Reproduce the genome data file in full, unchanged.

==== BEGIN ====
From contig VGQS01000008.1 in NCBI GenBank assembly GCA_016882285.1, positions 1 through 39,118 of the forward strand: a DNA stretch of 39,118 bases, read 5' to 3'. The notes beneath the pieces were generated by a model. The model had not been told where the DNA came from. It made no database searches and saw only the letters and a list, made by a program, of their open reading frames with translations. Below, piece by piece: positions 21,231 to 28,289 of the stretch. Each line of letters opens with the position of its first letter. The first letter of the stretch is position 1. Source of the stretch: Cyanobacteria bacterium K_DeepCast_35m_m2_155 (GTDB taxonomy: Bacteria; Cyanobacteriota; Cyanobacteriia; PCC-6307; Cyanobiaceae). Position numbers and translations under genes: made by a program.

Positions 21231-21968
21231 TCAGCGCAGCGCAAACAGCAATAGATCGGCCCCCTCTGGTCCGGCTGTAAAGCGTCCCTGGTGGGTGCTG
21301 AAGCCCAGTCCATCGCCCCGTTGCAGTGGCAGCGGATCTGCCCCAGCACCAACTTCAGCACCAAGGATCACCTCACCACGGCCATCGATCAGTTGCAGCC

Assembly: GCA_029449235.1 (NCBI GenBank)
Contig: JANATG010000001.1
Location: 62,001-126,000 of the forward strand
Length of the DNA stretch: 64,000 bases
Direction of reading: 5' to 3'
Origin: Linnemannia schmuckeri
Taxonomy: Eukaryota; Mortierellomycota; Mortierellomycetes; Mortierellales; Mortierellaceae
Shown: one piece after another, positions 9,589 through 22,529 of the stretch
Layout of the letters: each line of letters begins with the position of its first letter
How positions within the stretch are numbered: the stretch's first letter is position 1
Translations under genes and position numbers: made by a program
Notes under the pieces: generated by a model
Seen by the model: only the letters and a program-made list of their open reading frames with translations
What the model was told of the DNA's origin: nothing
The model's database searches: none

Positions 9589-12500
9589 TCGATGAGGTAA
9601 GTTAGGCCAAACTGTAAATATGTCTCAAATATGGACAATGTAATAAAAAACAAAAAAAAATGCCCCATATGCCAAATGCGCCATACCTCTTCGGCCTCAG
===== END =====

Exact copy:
From contig VGQS01000008.1 in NCBI GenBank assembly GCA_016882285.1, positions 1 through 39,118 of the forward strand: a DNA stretch of 39,118 bases, read 5' to 3'. The notes beneath the pieces were generated by a model. The model had not been told where the DNA came from. It made no database searches and saw only the letters and a list, made by a program, of their open reading frames with translations. Below, piece by piece: positions 21,231 to 28,289 of the stretch. Each line of letters opens with the position of its first letter. The first letter of the stretch is position 1. Source of the stretch: Cyanobacteria bacterium K_DeepCast_35m_m2_155 (GTDB taxonomy: Bacteria; Cyanobacteriota; Cyanobacteriia; PCC-6307; Cyanobiaceae). Position numbers and translations under genes: made by a program.

Positions 21231-21968
21231 TCAGCGCAGCGCAAACAGCAATAGATCGGCCCCCTCTGGTCCGGCTGTAAAGCGTCCCTGGTGGGTGCTG
21301 AAGCCCAGTCCATCGCCCCGTTGCAGTGGCAGCGGATCTGCCCCAGCACCAACTTCAGCACCAAGGATCACCTCACCACGGCCATCGATCAGTTGCAGCC

Assembly: GCA_029449235.1 (NCBI GenBank)
Contig: JANATG010000001.1
Location: 62,001-126,000 of the forward strand
Length of the DNA stretch: 64,000 bases
Direction of reading: 5' to 3'
Origin: Linnemannia schmuckeri
Taxonomy: Eukaryota; Mortierellomycota; Mortierellomycetes; Mortierellales; Mortierellaceae
Shown: one piece after another, positions 9,589 through 22,529 of the stretch
Layout of the letters: each line of letters begins with the position of its first letter
How positions within the stretch are numbered: the stretch's first letter is position 1
Translations under genes and position numbers: made by a program
Notes under the pieces: generated by a model
Seen by the model: only the letters and a program-made list of their open reading frames with translations
What the model was told of the DNA's origin: nothing
The model's database searches: none

Positions 9589-12500
9589 TCGATGAGGTAA
9601 GTTAGGCCAAACTGTAAATATGTCTCAAATATGGACAATGTAATAAAAAACAAAAAAAAATGCCCCATATGCCAAATGCGCCATACCTCTTCGGCCTCAG